Reflection: Connection to Prior Knowledge Algebraic Expressions and Equations for Shape Patterns - Section 1: Introduction


Upon further reflection since teaching this lesson and after doing a two-day professional development presented by the Institute for Learning from the University of Pittsburgh - "Supporting Rigorous Mathematics Teaching and Learning" - I feel some changes need to be made.  

In order for students to grapple with the complexity of the task and struggle to make sense of the problem, the table should be removed.  The questions asked should be slightly altered too.

Instead I would just present the given pattern.  The questions that students would be asked to answer would be:

1) How many total pieces would be needed to make a stage 4 missile?

2) Draw the fifth stage.  How many pieces make up this stage?

3) What observations do you see that would help you describe the number of pieces needed to build a higher missile stage?

4) Determine how many pieces would be needed to make a Stage 25 missile without constructing it.

5) Write an equation that can be used to compute the number of pieces of any stage in the missile pattern.  Explain how you know the equation will always work.

I'd suggest giving students a few minutes of independent time before having them work with a partner or group.  

As students are working I will only ask question to assess students understanding of the problem and/or to push them further along.  For example, if I see students struggling with question 1 or 2 I may ask them to explain or show me how they know the number of pieces needed.  For students who breeze through the parts I may ask them an extension question:  "What stage number would have a total of 103 pieces?"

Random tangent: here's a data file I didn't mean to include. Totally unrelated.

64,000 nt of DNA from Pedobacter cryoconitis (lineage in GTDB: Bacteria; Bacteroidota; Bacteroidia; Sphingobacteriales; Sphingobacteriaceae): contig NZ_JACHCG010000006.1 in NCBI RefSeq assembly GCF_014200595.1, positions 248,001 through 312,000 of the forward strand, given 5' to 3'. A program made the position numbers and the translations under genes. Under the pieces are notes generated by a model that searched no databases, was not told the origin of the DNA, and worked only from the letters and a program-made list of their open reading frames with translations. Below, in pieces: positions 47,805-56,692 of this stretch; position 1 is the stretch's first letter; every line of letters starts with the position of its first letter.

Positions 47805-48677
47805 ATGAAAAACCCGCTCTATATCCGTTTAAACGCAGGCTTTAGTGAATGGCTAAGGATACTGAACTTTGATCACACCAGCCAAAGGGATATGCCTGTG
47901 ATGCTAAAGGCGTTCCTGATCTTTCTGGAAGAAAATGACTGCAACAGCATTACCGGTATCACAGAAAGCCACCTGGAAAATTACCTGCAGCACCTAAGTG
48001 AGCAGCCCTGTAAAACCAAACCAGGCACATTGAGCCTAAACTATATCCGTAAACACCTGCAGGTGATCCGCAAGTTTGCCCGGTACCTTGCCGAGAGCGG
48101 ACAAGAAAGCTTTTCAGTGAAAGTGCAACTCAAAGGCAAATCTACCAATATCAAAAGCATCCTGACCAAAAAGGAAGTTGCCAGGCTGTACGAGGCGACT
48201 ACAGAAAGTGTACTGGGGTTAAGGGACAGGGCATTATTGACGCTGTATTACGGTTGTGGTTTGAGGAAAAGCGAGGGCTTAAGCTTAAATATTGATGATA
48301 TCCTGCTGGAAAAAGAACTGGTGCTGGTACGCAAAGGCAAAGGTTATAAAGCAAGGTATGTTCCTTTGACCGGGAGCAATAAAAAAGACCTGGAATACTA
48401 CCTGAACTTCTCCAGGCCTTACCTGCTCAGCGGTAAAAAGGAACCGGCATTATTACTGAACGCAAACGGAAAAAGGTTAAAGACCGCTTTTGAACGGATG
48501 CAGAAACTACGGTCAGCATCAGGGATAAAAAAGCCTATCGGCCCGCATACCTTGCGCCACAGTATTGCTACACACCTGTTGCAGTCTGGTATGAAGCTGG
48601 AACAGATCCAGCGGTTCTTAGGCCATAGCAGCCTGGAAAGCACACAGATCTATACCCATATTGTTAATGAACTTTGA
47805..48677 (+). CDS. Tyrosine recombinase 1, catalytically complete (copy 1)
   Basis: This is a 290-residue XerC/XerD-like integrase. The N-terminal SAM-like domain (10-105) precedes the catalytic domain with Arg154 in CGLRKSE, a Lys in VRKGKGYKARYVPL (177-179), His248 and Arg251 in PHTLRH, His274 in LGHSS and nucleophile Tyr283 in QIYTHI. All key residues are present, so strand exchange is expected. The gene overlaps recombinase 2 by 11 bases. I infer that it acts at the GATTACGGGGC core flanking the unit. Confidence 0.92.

Too Much Hand Holding - Part 1
  Connection to Prior Knowledge: Too Much Hand Holding - Part 1
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Algebraic Expressions and Equations for Shape Patterns

Unit 4: Expressions and Equations
Lesson 16 of 20

Objective: SWBAT write algebraic expressions and equations of shape patterns by exploring relationships in a table

Big Idea: Students describe "what they see" in shape patterns as algebraic expressions and equations.

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8 teachers like this lesson
Math, patterns (linear), writing expressions and equations
  35 minutes
missilepattern complete
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